Veterinarians Answer: What Is The Biggest Toll Our Dogs Pay For Obesity?

56 percent of American dogs are obese! That is more than every other dog.

When our vet saw three patients in a row who were at ideal weight, he was so excited at the rare occurrence, he had to blog about it!

I started the Show Off Your Dog's Waistline campaign so we get it in our heads what a healthy dog should look like.

To compliment the campaign, I asked my veterinary friends what they consider the biggest toll our dogs pay for obesity.

The biggest toll that dogs pay for obesity is their life.

Obese dogs suffer similar fates as humans, with higher prevalence of diseases such as diabetes and arthritis.

Many of my patients suffer from arthritis and other joint dysfunction, so I am constantly telling my clients that diet restriction and weight loss is vital to the comfort of their dog; less weight is less stress on the joints and for a dog with joint dysfunction that means a better quality of life.

One study, A longitudinal study of the influence of lifetime food restriction on development of osteoarthritis in the canine elbow, of a group of Labradors had interesting results on life span as well. Diet restriction of 25% reduction in calories resulted in a 1.8-year extension in median lifespan of that group of dogs.

So yes dogs pay a toll and it is with their life! Considering Labradors median age is only 12, 2 years is a huge increase in life for them.

—Dr. Daniel Beatty, DVM, Dog Kinetics
    Dr. Dan on Facebook and Twitter


Far and away the biggest problem exacerbated by obesity in larger breed dogs is arthritis. 

In fact, if an overweight dog is having issues with arthritis, weight loss is my top of the list recommendation above any medications, supplements, or acupuncture.

In smaller breeds, obesity tends to intensify issues with hormonal imbalances and heart disease.

In the smoosh faced breeds of dogs, being overweight can put them over the top in terms of respiratory difficulties. It's one thing to supply enough oxygen through tiny nostrils and tracheas for a 10 pound critter. Add another five pounds of fat, and the effort to oxygenate becomes all the more pronounced.

—Dr. Nancy Kay, DVM, Speaking for Spot
    Dr. Kay on Facebook and Twitter


The biggest toll our dogs pay for obesity is the day-to-day difficulties in routine activity that increased weight causes. 

Things that should be fun or at least easy like climbing stairs, taking a walk or playing ball take more effort. They are often reluctant to do physical activities they love because things make them tired and winded and may make their joints ache.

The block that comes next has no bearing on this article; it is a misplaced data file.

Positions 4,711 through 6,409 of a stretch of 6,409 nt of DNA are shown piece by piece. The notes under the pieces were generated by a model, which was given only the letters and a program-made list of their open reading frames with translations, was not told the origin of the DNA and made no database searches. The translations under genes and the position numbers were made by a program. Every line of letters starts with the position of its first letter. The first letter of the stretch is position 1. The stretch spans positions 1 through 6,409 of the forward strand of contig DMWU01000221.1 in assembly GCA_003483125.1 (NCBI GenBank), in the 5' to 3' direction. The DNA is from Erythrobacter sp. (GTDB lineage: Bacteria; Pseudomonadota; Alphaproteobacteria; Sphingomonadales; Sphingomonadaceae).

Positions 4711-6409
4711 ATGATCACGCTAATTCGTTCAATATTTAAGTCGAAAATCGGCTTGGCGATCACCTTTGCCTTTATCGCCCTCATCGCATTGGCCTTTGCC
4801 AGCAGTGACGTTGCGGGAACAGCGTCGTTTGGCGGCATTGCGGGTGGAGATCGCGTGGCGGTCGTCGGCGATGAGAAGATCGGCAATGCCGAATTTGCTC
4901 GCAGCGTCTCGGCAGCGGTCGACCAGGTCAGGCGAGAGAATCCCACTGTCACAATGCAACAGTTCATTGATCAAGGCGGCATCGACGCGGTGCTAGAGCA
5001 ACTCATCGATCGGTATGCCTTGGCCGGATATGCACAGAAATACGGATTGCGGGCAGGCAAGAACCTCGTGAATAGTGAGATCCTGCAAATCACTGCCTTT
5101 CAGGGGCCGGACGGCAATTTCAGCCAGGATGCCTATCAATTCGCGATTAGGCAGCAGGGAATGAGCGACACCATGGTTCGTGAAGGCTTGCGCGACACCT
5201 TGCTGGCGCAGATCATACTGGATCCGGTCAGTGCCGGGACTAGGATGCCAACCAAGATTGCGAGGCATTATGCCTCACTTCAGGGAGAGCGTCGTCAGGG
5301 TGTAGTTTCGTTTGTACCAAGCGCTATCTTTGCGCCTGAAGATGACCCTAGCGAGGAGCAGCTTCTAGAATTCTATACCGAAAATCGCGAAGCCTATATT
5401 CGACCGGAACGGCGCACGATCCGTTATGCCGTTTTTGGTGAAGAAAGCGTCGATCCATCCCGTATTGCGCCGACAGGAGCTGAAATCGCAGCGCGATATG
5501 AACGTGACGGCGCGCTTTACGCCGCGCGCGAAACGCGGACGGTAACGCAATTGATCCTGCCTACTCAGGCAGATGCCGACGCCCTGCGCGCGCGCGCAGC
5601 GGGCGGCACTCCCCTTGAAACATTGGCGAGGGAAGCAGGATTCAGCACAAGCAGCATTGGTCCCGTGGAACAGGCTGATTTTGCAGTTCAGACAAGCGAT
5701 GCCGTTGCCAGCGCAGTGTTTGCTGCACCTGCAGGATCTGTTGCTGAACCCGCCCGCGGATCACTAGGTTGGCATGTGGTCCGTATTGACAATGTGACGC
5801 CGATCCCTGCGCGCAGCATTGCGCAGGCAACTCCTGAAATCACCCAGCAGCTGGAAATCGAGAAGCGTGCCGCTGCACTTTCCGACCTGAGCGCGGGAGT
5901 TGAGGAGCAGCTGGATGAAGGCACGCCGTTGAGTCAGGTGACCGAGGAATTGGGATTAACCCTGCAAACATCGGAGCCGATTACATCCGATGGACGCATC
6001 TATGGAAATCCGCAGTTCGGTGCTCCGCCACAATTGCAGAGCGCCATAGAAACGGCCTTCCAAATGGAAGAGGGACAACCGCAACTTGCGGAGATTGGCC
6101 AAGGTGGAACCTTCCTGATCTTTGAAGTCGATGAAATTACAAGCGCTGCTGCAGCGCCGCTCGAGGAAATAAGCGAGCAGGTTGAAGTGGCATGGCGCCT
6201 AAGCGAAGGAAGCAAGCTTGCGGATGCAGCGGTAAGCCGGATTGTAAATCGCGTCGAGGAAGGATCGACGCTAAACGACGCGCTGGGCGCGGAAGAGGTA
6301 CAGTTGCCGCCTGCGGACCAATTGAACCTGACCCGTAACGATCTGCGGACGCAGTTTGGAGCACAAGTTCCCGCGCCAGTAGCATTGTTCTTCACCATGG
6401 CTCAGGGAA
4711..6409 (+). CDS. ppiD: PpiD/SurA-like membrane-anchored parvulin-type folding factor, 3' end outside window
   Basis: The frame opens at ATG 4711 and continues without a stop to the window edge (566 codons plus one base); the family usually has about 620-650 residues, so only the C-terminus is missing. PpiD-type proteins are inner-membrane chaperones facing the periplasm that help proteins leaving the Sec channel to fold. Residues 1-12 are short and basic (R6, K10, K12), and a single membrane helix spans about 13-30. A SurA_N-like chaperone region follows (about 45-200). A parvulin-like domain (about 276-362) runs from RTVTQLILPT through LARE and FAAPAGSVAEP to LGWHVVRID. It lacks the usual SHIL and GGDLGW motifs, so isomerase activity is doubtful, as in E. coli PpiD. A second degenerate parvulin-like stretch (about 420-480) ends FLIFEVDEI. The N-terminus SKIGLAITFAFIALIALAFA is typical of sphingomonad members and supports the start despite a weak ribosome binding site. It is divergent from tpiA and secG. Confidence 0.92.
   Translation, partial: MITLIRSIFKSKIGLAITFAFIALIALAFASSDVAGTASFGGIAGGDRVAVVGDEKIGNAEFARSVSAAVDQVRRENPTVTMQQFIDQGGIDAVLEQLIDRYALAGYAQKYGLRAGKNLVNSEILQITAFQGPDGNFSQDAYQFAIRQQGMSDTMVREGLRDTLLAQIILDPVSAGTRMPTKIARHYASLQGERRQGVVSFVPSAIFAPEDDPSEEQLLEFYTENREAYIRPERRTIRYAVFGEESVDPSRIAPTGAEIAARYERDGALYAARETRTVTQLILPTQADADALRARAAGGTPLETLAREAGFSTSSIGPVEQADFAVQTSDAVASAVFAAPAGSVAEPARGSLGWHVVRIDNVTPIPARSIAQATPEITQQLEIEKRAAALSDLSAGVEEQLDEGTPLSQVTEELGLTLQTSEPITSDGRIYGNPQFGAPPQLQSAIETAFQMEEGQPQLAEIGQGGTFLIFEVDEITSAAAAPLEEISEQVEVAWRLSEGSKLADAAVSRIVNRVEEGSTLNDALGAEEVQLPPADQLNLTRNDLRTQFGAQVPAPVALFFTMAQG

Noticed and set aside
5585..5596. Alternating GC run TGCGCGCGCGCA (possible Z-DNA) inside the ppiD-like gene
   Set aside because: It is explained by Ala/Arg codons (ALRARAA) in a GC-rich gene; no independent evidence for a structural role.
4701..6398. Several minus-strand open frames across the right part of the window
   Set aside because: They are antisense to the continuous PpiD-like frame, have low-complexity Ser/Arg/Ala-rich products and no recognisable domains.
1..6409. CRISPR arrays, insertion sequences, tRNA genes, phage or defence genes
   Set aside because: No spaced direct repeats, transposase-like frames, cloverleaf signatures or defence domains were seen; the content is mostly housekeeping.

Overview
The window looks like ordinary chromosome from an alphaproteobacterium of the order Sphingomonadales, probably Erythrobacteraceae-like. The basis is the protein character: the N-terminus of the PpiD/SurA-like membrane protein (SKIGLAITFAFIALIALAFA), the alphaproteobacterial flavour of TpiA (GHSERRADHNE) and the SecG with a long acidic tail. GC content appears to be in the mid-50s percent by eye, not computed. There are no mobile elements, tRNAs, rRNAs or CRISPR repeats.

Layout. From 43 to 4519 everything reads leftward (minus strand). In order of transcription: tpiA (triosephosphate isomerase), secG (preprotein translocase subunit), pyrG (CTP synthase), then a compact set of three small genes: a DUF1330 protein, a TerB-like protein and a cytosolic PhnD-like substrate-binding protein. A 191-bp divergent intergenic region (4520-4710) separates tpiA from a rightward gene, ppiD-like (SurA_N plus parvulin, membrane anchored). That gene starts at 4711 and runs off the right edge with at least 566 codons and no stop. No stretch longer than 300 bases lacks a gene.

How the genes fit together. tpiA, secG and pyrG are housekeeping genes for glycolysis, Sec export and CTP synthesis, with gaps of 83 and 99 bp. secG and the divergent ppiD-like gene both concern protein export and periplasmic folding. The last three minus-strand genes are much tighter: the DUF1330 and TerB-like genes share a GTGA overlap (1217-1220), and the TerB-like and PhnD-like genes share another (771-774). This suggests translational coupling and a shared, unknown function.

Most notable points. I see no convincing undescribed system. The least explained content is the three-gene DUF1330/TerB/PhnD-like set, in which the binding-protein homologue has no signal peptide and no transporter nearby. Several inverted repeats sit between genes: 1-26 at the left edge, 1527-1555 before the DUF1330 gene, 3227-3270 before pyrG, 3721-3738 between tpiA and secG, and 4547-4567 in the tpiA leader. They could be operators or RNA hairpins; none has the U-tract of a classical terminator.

One of the most rewarding aspects of helping a patient (dog, cat, guinea pig...) lose weight is seeing them get that spark back. Even before they reach their ideal weight, they feel healthier and lighter and start wanting to do the things they love more often, which is only more motivating for them and their parents to continue to help them reach their goal weight!

—Dr. Shawn M. Finch, DVM, Riley & James 
    Dr. Shawn on Twitter


While it's true that obesity predisposes dogs to many serious diseases (cruciate ligament ruptures, intervertebral disk disease, osteoarthritis, congestive heart failure, Cushing's disease, skin disorders and some types of cancer, to name a few), I think the biggest toll a dog pays for being overweight is simply an inability to enjoy life to the fullest.

The last time I took my boxer to the dog park, two fat labs were doing their best to keep up with the pack, but eventually were forced to sit in the shade and pant while the rest of the dogs carried on. They wanted to play, but their weight prevented them from doing so. Sad.

—Dr. Jennifer Coates, DVM, Fully Vetted
    Don't forget to check out  Dr. Coates' own survey, asking dog and cat owners
    what is their biggest frustration. So don't pass on YOUR opportunity to vent!


The biggest toll our dogs pay for obesity is pain.

Arthritis is worsened and sometimes caused by obesity.

Overall reduced quality and quantity of life.

—Dr. Rae Worden, DVM , Fergus Veterinary Hospital
    Dr. Rae on Facebook and Twitter


I believe pet obesity occurs because pet owners, parents or caretakers (depending on the preferred term and audience) don't take the time and effort to inquire/ration/or execute veterinary orders. Like book-keeping, calories need to be tracked going in as they are expended. 

Is it the chicken or the egg? Is the dog demanding food because it's truly hungry, or is the owner filling the dish because it's the dog's conditioned response to beg and then get rewarded?